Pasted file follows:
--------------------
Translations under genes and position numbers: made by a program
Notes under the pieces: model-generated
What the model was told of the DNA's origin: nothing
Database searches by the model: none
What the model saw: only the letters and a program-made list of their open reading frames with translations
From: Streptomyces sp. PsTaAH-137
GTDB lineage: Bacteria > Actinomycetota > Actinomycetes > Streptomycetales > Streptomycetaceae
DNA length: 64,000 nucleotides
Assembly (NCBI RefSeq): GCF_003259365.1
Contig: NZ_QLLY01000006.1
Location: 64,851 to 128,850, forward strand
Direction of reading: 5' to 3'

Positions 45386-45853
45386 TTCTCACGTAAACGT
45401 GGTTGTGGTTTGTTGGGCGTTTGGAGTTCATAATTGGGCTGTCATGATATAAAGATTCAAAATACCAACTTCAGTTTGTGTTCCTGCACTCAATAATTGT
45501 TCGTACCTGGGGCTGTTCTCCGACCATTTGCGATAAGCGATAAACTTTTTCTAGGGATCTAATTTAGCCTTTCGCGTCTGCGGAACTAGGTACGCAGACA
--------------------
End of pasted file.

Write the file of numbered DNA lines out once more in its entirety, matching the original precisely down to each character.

Translations under genes and position numbers: made by a program
Notes under the pieces: model-generated
What the model was told of the DNA's origin: nothing
Database searches by the model: none
What the model saw: only the letters and a program-made list of their open reading frames with translations
From: Streptomyces sp. PsTaAH-137
GTDB lineage: Bacteria > Actinomycetota > Actinomycetes > Streptomycetales > Streptomycetaceae
DNA length: 64,000 nucleotides
Assembly (NCBI RefSeq): GCF_003259365.1
Contig: NZ_QLLY01000006.1
Location: 64,851 to 128,850, forward strand
Direction of reading: 5' to 3'

Positions 45386-45853
45386 TTCTCACGTAAACGT
45401 GGTTGTGGTTTGTTGGGCGTTTGGAGTTCATAATTGGGCTGTCATGATATAAAGATTCAAAATACCAACTTCAGTTTGTGTTCCTGCACTCAATAATTGT
45501 TCGTACCTGGGGCTGTTCTCCGACCATTTGCGATAAGCGATAAACTTTTTCTAGGGATCTAATTTAGCCTTTCGCGTCTGCGGAACTAGGTACGCAGACA